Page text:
Smaller crowds give thumbs down to final weekend of Glendale Glitters

By: 
DARRELL JACKSON, Glendale Star Staff Writer

Photo by Darrell Jackson

Fewer people were present during the final weekend of Glendale Glitters Dec. 15 in Murphy Park as crowds voiced their displeasure with the changes.
 

As Glendale Glitters celebrated its 25th Anniversary with the final weekend, crowds questioned the future of the city-sponsored special events and if they should continue or if the city should end having any special events.
“I have come to this every year for about nine years and the only question I have is, what is the point of this year’s event?” Peoria resident Joanne Wilson said. “Where are all the vendors, food and people this year and why does it not feel like the holidays?”
Two years after the city made major changes with fewer tents and merchants in Murphy Park, citizens asked why the event continued.
“There were obvious changes and improvements to the area; yes there were a lot less tents and vendors in the main part of the event, but there was absolutely no feeling this year,” said Glendale resident Juan Gomez, who was attending with his two grandchildren. “But, it doesn’t have any feeling and the kids have said it is just not fun.”
After two years of work trying to ensure the success of the downtown area with a major plan for changing the economic vision for the area, which included the possible elimination of the city’s major holiday events, City Manager Kevin Phelps announced Nov. 2 his recommendations.
The event, which used to be every weekend from Thanksgiving until the first of the year, was reduced to two weekends this year after merchants questioned the city possibly ending the event entirely.
“We will continue to propose funding for the events, but we will not be increasing our funding level,” Phelps said in November. “We will not make any changes and we expect the 2019-20 events season to look the same as the 2018-19 season.”
Citizens were nearly unanimous when discussing the events while walking around Dec. 15.
“I have been coming for years, and this was just a waste of my family’s time, honestly,” Glendale’s Robert Gomez said with his wife and two children looking at the 1.5 million lights.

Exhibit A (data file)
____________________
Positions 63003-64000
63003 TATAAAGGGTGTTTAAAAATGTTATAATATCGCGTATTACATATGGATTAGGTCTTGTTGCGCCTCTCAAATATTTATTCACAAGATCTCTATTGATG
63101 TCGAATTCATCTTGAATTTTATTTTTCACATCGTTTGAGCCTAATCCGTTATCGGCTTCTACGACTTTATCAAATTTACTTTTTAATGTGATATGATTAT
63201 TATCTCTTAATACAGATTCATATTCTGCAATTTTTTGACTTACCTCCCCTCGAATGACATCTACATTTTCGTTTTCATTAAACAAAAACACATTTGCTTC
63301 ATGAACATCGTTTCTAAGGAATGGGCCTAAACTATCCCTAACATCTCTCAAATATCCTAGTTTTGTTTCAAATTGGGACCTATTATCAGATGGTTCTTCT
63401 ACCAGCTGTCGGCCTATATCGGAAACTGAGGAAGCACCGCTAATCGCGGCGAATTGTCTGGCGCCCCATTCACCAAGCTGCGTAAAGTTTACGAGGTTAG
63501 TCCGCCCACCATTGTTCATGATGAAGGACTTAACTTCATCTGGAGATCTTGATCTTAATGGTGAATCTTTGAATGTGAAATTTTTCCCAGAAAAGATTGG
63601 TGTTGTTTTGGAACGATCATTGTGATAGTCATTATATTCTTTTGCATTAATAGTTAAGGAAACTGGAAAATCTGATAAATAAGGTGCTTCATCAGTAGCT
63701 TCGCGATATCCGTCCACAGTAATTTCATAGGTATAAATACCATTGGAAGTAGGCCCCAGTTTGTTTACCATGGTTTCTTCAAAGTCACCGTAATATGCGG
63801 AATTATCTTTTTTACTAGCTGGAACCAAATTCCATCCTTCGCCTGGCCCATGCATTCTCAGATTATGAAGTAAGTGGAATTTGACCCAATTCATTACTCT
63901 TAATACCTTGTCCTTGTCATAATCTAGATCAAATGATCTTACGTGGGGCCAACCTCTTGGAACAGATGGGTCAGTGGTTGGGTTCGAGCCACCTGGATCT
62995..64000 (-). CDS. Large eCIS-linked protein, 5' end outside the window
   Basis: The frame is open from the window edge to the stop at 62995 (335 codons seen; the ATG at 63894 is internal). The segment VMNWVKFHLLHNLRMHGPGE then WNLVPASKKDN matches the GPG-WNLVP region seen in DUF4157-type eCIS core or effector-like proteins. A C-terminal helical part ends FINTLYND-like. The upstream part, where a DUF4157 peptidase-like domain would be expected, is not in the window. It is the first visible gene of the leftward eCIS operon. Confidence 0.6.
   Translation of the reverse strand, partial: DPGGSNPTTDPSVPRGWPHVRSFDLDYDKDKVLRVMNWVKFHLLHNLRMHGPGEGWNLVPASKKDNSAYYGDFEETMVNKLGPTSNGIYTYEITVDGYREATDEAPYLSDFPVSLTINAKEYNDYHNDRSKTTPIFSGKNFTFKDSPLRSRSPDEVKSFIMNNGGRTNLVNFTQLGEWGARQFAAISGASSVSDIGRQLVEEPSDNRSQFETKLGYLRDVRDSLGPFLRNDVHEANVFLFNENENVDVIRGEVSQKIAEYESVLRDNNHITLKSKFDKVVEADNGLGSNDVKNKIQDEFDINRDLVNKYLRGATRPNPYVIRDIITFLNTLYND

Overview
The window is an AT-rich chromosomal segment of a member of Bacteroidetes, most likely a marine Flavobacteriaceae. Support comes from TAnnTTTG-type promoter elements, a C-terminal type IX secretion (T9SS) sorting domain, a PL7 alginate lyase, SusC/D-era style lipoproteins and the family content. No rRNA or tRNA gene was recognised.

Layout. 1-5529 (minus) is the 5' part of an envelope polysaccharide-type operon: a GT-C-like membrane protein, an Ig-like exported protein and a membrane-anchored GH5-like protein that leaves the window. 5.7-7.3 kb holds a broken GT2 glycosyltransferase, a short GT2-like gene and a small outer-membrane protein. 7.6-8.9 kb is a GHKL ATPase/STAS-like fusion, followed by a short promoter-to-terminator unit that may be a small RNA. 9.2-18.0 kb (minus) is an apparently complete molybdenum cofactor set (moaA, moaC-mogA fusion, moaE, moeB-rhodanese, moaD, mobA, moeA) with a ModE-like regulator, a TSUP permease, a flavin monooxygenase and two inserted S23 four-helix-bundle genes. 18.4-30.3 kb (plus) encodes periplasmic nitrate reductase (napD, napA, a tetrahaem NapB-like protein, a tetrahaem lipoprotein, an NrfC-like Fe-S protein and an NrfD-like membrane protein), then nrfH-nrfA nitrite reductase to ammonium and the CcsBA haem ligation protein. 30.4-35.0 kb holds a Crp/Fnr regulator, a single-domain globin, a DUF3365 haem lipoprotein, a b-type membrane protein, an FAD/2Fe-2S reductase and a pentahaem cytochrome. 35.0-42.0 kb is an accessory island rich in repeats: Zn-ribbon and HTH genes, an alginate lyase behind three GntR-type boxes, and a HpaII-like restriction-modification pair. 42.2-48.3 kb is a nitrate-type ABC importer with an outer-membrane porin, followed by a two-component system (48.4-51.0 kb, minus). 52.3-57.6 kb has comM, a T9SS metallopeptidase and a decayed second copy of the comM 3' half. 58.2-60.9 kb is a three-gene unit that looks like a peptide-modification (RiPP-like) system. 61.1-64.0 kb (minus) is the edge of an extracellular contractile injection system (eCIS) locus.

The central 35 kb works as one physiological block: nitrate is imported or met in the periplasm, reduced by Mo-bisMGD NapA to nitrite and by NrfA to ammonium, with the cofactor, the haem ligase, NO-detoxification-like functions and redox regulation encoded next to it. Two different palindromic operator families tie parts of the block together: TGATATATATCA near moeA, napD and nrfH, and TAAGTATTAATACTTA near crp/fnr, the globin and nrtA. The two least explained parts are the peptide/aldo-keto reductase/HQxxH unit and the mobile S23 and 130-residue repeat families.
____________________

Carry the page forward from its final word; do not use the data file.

Approximately 15 to 20 vendors were intertwined with bounce houses and five or six food vendors while the local businesses appeared to have fewer people inside during the event.
“We have been here about 15 minutes and my kids are already saying they want to leave,” Gomez said. “It is kind of depressing to bring my family here and they don’t even want to stay.”
City staff estimated the opening weekend of Nov. 24-25 attendance was approximately 77,000 after reporting last year’s four weekends had an estimated 250,000 people, but many wondered who they counted.
“I came opening weekend and if they say that many people were here, maybe they were counting everyone within a five-mile radius because it wasn’t crowded to me,” Peoria resident William Bowers said Dec. 15. “I am not sure what they counted because that first weekend, there was not that many more people than are here right now.”
Phelps has stated that the events cost the city over a million dollars but get little in return and he had hoped to change that, but announced he would keep the events budget the same for 2019.
“The city budgets approximately $1 million per year to support the downtown area,” Phelps said in November. “This includes the special events, such as Glendale Glitters, Glitter and Glow and the Chocolate Affaire, as well as the downtown manager and increased security and street sweeping.”
In return for the money spent downtown, the city collects an estimated annual gross sales tax of $403,000, which is 0.003 percent of the total collected by the city. Nearly $60,000 of the $403,000 comes during special events.
In comparison, the city invested $10,000 in the Westgate Entertainment District, which was for the fireworks during the Fourth of July event, and spent nothing at Arrowhead Towne Center.
In return, Arrowhead Towne Center contributed 13 percent of the city’s total annual sales tax and Westgate contributed 10 percent.
As the closing night of the 25th Anniversary of Glendale Glitters wound down, citizens wondered what the future of the events would become after the lackluster event ended for 2019.
“I just don’t know what the point of this was this year,” Glendale resident Geneva Juarez said. “This is supposed to put people in the Christmas spirit but tonight had absolutely no feeling. My children actually said tonight made them feel a little less happy about the holidays and I am not sure I will return if it is staying this way. Maybe Glitters should end with this 25th year because it was just not fun.”
The lone voice in favor of the events continuing was even less enthusiastic about the events.
“The lights were nice and bright, but I can see better lights on homes in my neighborhood,” said Surprise resident Jill Williams, who brought her three children. “We love the lights, but they are just lights and are not anything special, so we probably will not return next year.”

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